It was a cute scene at High Park today with a Wood Duck and chick at first seated together:
Then both decided to swim separately:
Next the parent returned:
Followed by the chick:
I will identify it at the end of the post.
My favourite field is the one in the Black Oak Savannah at the northern edge of High Park.
I say my favourite though, in actual fact, my favourite field is usually the one that I am exploring at any given moment.
The High Park field today included flowering New Jersey Tea, Butterfly Weed, two species of Tick-trefoil, Bush-honeysuckle and Day-lily.
Sadly, this year there are very few leaves on the oak trees here.
I noticed the same thing on the Vista Trail in Rouge Park.
Here is a Toronto Star article on the subject:
Hemingway feared for High Park’s great trees | The Star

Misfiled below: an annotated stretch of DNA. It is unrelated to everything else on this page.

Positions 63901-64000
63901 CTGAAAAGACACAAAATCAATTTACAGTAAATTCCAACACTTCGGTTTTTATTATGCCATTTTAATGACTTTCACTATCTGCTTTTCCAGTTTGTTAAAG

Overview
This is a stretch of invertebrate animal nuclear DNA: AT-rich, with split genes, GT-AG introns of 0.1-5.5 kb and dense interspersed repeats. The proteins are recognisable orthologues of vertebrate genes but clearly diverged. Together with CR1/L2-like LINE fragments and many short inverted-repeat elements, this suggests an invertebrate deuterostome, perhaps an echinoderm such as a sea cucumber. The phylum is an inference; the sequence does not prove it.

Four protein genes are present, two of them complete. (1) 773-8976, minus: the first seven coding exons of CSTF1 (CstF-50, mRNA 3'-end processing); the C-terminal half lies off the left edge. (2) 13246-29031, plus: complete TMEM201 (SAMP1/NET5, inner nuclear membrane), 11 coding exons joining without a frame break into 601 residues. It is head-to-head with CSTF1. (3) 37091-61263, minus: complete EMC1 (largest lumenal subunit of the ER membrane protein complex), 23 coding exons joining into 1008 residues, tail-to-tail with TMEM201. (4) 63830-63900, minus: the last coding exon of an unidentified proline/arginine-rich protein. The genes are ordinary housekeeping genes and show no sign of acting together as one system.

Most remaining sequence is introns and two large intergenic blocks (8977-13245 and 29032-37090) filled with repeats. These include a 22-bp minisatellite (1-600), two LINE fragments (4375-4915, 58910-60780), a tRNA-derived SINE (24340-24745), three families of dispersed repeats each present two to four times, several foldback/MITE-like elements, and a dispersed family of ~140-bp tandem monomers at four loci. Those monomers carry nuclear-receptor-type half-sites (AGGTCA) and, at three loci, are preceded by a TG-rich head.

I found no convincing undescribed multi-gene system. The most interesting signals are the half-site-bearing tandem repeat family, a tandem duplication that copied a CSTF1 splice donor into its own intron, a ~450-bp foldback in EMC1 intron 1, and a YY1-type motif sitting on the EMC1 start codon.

This is a juvenile Cooper’s Hawk.
Come to me in the silence of the night;
Come in the speaking silence of a dream;
Come with soft rounded cheeks and eyes as bright
As sunlight on a stream. – Christina Rossetti (1830 – 1894)
I got the mystery bird! Not that it was a juvenile, but that it was a Cooper’s Hawk!
I am shocked and saddened by the state of the Oak trees in High Park. Amazing that Hemingway wrote about the situation so long ago. Very informative–and profoundly discouraging.
On the brighter side, the pictures of Wood Ducks and botany (and beetle) are stunning! The detail of colour and markings on mother and chick were a revelation. Their behaviour together (and apart) was precious!
But to lose the Oaks–what a perfectly terrible situation.
Thanks, Miles! Lovely photos as usual. Gypsy moth infestation… they love oaks and other deciduous trees. We also saw similar sights on highway 7 towards Ottawa. Let’s hope the trees will recover. Word from my daughter has it that they will.